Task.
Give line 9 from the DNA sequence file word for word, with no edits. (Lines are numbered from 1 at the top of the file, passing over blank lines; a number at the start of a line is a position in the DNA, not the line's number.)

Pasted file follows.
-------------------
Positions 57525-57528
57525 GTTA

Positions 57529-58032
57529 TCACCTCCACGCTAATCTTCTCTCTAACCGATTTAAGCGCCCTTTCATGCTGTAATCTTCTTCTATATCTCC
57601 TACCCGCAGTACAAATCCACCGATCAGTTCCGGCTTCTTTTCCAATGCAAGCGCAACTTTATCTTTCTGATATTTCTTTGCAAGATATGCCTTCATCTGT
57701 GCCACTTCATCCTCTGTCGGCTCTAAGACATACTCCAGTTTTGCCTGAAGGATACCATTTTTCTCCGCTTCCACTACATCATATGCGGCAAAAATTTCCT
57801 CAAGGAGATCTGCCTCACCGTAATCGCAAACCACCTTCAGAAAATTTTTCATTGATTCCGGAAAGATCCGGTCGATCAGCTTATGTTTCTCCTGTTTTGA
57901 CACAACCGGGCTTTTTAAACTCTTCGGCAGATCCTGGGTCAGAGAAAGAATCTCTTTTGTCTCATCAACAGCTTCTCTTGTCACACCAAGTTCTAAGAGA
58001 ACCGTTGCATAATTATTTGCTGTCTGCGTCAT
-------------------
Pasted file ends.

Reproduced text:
58001 ACCGTTGCATAATTATTTGCTGTCTGCGTCAT